3 January 2007: Fairbanks

Seeking the Heart of Arctic Change

Matthew Sturm

The shelter cabin was small but snug.  We arrived at dark and quickly got a fire going in the Yukon stove. By 9 PM, the ice had melted out of our beards and hair, and we had warmed up with a good meal.  It being Glen’s birthday, we decided to relax for the evening. We fired up the computer and put in the DVD “Dr. Strangelove”.  I called my wife on the satellite phone. We were watching the movie when a native family from Ambler arrived on two fast snow machines towing traditional Koyukuk sleds made of spruce with rawhide lashings. They came into the cabin and joined us watching the movie while we made them cocoa. A short time later, they were off into the Arctic night, an aurora blazing over the black spruce trees and frigid snow-covered landscape.

SnowSTAR-2002 traverse from Nome to Barrow



SnowSTAR-2007 is all about change. . .discovering what has changed in the Arctic, what has stayed the same. Here are some thoughts on Arctic Change.

How should we measure change in the Arctic? Is it the reduction in arctic sea ice over the past 50 years, or the increase in the rate of coastal erosion?  Is it the number of kilometers that treeline has moved north, or how many days earlier snow melt now occurs?  Or is change better measured using metrics associated with humans?  For example, it used to take months to get to the Arctic from “civilization”, and once in the Arctic, travel between one location and another took weeks. The method of transport was governed by the timeless cycle of freeze-up and break-up. Now, one can leave New York City in the morning and be out on the sea ice at Barrow that evening. Perhaps change should be measured by magnitude of the alterations that have taken place in the lives of the indigenous people of the Arctic. Less than a hundred years ago virtually all of their food came from the land, their light from seal oil, and their knowledge of life outside the Arctic was very limited. Now they have electric lights in the polar night, while TV, DVDs and the internet bring rap culture and Olympics to them as quickly as these cultural trends arrive in LA or New York City. Or perhaps we should measure change using economic indicators: at one time whale oil and cod were the primary export of the region, while currently black oil, diamonds and ecotourism fuel the arctic economy.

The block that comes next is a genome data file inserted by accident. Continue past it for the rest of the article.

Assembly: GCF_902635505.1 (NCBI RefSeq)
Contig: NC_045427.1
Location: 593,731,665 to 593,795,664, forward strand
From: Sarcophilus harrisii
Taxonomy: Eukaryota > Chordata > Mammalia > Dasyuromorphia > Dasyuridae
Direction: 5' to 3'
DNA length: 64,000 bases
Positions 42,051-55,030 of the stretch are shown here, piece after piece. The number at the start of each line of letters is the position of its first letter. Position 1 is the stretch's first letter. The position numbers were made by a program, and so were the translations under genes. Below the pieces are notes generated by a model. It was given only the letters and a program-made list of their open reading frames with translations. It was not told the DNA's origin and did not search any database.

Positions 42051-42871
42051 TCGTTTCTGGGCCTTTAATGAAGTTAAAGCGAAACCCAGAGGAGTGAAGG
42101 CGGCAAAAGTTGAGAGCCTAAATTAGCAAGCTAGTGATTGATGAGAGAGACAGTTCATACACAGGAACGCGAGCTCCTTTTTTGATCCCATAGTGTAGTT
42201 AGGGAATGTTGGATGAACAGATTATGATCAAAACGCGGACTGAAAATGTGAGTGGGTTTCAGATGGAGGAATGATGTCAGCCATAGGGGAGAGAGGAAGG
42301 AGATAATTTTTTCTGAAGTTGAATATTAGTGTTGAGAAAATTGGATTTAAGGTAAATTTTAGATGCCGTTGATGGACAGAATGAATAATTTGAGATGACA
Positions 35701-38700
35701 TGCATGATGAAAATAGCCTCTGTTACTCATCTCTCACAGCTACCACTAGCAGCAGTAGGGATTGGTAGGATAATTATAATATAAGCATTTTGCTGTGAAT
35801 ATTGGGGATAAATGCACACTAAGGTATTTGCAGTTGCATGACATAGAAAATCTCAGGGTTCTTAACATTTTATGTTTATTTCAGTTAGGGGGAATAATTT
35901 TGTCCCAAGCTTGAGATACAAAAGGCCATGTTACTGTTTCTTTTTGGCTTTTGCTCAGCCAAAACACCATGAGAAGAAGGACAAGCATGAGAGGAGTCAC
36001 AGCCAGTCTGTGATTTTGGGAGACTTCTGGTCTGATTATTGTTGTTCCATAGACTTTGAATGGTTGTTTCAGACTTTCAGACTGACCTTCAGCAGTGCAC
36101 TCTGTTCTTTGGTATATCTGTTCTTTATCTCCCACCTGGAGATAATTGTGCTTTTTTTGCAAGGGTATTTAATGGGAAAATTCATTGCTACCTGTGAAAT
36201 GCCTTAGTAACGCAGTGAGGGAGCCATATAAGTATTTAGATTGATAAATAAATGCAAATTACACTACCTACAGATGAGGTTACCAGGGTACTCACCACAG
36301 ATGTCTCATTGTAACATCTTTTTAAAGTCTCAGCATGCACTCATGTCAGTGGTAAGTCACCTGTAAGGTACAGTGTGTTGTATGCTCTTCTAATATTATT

With so many aspects of the Arctic System changing, the real issue is not how to measure change, but how to synthesize multiple measures of change into an integrated assessment that has real meaning and is accessible. It has been our experience that this synthesis has proven most difficult when we have tried to combine measures of the changing arctic climate and ecosystem with measures of change in human systems.  There is a strong tendency to think of the former as “drivers”, and the latter as “responses”, but in fact, human systems respond to many stimuli, and in complex ways. The warming Arctic, with its diminishing sea ice and increasing trees and shrubs, is relatively unimportant when we consider some of the key changes taking place in arctic society. For example, in some communities, alcohol and drug use have had more of an impact than the loss of coastal sea ice for hunting. Similarly, well-paid jobs in construction and the oil industry have allowed arctic residents to purchase faster and more reliable snowmobiles, with a direct impact on how they engage in subsistence hunting.  A good case could made that the march of technology, airplanes, cars, snowmobiles, radios, computers, modern medicine, has changed human life in the arctic more than anything else.

So how should we try to integrate the human and natural aspects of arctic change. It is, of course, essential that changes in the natural system be documented and understood, but when it comes to humans, the perceived change is perhaps more important than the actual change. Events and facts are filtered through human experience and outlook.

For humans, we think the essence of change is bound up in the stories people tell, as well as suggested by stories they have forgotten, or chose not to tell.  If we can place ourselves where we can meet the people of the Arctic, hear their stories, listen to these closely, and compare and combine them with the stories written into the history books, we believe we can come away from such a journey with an inherent sense of what has changed and what has remained timeless. This is a synthesis approach that has a human perspective at its core. It is also a synthesis method that is deeply rooted in the history and culture of the region, but unlike historians (which we are not), we view the history as just the human stories from previous times. The modern and historical stories, when combined, should allow us to assess trajectories of perceived change in the human sphere of the Arctic. We will travel across the North American Arctic listening to the stories of the people who live and work there, sharing with them arctic stories from other places and times, and learning from them how they see and interpret the changing Arctic.




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